What is a Certificated Clinical Animal Behaviourist?

3 October 2009 No Comments

The title of animal or dog “behaviourist” is not protected in the same way that other professions, for example “nurse” or “dietician” are, and therefore anyone can call themselves a behaviourist.

There is widespread concern within the profession that unqualified people setting themselves up as an animal behaviourist may have serious consequences for pet welfare. In the light of that, in 2002, the Association for the Study of Animal Behaviour (ASAB), the United Kingdom’s leading professional society for the study of animal behaviour, set up a certification scheme for animal behaviourists after consultation with the British Psychological Society, the Royal College of Veterinary Surgeons, the Association of Pet Behaviour Counsellors, the UK Registry of Canine Behaviourists, the International Society for Applied Ethology, the Companion Animal Behaviour Therapy Study Group, the Kennel Club and other organisations concerned with dog training.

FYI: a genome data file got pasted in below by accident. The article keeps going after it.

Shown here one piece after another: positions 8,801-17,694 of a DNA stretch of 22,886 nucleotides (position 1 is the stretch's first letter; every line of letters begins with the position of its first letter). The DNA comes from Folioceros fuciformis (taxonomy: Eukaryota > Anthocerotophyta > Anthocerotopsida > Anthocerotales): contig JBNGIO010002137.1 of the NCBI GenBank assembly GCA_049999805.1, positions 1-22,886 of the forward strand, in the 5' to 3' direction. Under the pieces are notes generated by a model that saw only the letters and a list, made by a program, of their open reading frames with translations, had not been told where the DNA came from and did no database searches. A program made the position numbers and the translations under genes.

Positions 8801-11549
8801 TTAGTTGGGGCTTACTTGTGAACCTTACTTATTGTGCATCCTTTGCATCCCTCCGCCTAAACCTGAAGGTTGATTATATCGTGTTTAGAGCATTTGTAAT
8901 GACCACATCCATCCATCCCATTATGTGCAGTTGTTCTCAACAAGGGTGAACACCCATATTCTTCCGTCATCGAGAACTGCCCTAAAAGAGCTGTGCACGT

The outcome is an independent Certification of the highest standard, administered by the Accreditation Committee of ASAB, as a Clinical Animal Behaviourist, and those certificated are entitled to use the initials CCAB.

Certification constitutes recognition by ASAB that the behaviourist meets the educational, experiential and ethical standards required by the society and that by consulting with a CCAB clients can be assured that the behaviourist is suitably qualified, has experience of treating behaviour problems and adheres to a code of conduct.

Many organisations provide “qualifications” in dog training and behaviour through attending their own courses, or “accreditation” through paying a membership fee. The Association for the Study of Animal Behaviour is the only independent organisation to demand evidence of academic education to degree level, at least three years applied experience and ongoing continued professional development.

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